Let Me Tell You ‘Bout the Birds and the Bees

In Upstate New York, where I grew up, water was so ubiquitous that I didn’t notice it. Grass needed to be cut once a week, trees didn’t need to be watered, and our property was surrounded by woods and fields. The soundtrack to summer was the chirping and warbling of birds and the drone of bees. I took all of that bounty for granted until I bought a home in southwest Santa Fe (or what was southwest Santa Fe 15 years ago). I looked around my yard, which had been cleverly landscaped by the previous owner with a mix of dirt, goat heads and tumbleweeds, and thought to myself, “Something is missing.” As I built an oasis for myself, adding flower beds, bird feeders, outdoor drinking areas for the cat and brightly painted patio furniture and garden walls, I noticed that birds and bees moved in as well. Now I can look out my bedroom window and watch a hummingbird sitting on her nest, and when I nap in the hammock I can hear the bees.

The rules of attraction are fairly simple: have things in your garden that birds and bees love.

"#1 Sunflower Lane" Pat Woodall Fine Art, Taos

“#1 Sunflower Lane” Pat Woodall Fine Art, Taos

“The single biggest attraction [for birds] is water,” said Roberta Beyer of, an online avian accessory store based in Albuquerque. “It’s like a magnet.” If you can make the water move, that’s even better—the birds can see and hear it from a greater distance. Active water also stays cleaner, harboring fewer of the parasites that can harm birds. Bird baths, fountains and ponds are all inviting to birds, and the water attracts a wider range of birds than feeders alone. (Bees also need the water; they use it for cooling their hives.) A few rocks or floating twigs added to your bird bath or fountain just above the water line give the bees a foothold while they collect water.

Bird feeders and hummingbird feeders are fun, because not only do they attract birds, but they attract them to where you want to see them, such as your porch or outside the window where you drink your coffee in the morning. Make sure to hang feeders in an area that has some protection from cats and wind.  Hummingbirds, Roberta told me, will remember from year to year what hook you hang the feeder on, and once you’ve let them know that you’re open for business, you’ll be on their route each year. I asked her if it’s the same hummingbird I’ve been seeing for years in the nest outside my window, and she assured me it is. “She’ll keep coming back as long as you leave the nest alone.” Hummingbirds also send out an early scout, so you should already have your feeders out!

I spoke with Terry Smith, who used to keep bees, and asked him for some tips. His top suggestion was to keep fruit trees. “Fruit trees love bees, and bees love fruit trees,” he said. “Plant an apple tree and just stand by and watch them come.” He noted that when he had his bees, he had apples by the cartful. He also told me that bees have a three-mile radius, and when a bee finds a good source of nectar and pollen, it returns to the hive, where it does an elaborate ritual dance that transmits the direction and distance of the source to the other bees. So there really is a bee out there saying to his mates, “Caitlin planted some Russian sage and some bee balm, and she has an apple tree. It’s this way—let’s go!”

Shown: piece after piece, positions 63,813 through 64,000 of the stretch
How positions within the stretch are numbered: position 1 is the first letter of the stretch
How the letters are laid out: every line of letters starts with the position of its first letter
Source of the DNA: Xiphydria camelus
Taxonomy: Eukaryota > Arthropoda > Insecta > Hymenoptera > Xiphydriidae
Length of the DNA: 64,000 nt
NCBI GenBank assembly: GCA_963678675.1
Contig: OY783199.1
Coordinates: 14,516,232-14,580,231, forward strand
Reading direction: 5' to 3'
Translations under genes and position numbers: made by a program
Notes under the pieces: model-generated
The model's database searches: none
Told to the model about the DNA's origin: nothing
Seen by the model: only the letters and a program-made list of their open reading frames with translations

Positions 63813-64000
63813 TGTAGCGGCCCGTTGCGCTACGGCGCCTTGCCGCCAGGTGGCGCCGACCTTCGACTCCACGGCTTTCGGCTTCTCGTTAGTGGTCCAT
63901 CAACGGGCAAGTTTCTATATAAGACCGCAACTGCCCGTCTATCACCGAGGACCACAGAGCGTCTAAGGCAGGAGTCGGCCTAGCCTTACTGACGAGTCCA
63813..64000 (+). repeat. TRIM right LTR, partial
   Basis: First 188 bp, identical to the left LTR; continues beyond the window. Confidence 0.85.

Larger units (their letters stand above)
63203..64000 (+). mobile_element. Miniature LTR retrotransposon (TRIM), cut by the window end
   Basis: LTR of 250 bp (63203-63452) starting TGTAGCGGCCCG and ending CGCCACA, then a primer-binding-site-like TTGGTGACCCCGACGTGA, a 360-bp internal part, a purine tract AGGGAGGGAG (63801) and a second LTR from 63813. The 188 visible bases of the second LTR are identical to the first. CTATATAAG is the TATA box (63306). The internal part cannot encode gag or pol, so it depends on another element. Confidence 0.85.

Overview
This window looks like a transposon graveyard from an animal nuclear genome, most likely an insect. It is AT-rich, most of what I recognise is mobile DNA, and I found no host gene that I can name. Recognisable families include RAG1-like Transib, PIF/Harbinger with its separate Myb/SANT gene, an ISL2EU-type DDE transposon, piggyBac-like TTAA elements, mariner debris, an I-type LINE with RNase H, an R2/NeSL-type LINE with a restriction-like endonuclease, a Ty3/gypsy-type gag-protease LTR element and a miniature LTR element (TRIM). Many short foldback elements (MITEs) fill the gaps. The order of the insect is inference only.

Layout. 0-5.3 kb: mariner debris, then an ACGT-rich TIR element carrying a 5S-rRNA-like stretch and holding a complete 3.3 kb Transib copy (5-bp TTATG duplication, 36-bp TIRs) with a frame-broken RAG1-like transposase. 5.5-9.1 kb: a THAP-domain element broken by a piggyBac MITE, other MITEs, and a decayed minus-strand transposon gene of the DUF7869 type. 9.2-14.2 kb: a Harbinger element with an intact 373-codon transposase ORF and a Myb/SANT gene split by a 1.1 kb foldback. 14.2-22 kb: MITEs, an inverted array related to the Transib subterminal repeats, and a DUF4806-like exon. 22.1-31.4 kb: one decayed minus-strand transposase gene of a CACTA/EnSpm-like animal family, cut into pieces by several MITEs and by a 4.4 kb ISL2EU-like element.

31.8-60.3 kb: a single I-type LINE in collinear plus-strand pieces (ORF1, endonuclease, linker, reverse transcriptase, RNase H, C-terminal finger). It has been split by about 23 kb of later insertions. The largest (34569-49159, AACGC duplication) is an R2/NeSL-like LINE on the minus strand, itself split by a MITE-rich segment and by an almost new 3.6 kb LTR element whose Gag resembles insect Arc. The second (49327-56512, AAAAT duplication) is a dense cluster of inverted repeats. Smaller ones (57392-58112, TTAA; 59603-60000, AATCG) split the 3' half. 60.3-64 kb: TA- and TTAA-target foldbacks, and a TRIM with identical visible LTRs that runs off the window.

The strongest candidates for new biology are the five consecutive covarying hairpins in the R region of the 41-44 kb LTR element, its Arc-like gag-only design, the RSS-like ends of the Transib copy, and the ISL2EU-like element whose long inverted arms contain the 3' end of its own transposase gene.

Native plants are important to birds and bees, as is variety. One of the reasons we’re losing bees is monoculture farming, in which there is only one crop to be seen for miles on end. Bees need a range of flowers and plants in order to maintain their health and health of the hive. When laying out your garden, plant flowers of different shapes, colors and varieties—preferably arranged in clumps rather than in solitary fashion. Bees are particularly attracted to purple, blue and violet. It’s also important to have a combo of plants that flower at different times so that there’s something available the entire growing season. Native plants are better than hybrids, which have less pollen and nectar. (Of course, they also take less maintenance to grow.) When planting for bees, bear in mind that they prefer sun to shade, and they like to be protected from the wind. I have lavender and salvia along a sunny wall, and they are very popular with both the bees and the hummingbirds.

When you’re in your beautiful garden surrounded by colorful native plants, the sound of fountain gurgling, birds in the trees and bees buzzing around, you should keep certain caveats in mind. You don’t get to pick and choose which birds you attract. If you invite one bird, you invite them all. And the expression, “The early bird gets the worm”? Well, birds take that to heart. They get up early. Very early. And they like to sing about it. The beautiful hummingbird outside my window? She’s also very messy. Sit down to a nice dinner or lunch al fresco, and the bees will assume that they are invited guests. But I can live will all of that. The birds are quiet in the afternoon, so I can take my hammock nap then. A broom, a hose and some window cleaner take care of the mess from the hummingbird. And a few bees have never ruined my picnic; if they show too great an interest in the strawberries or the wine, I always give them their own dish off to the side and politely ask them to buzz off.

 Story by Caitlin Richards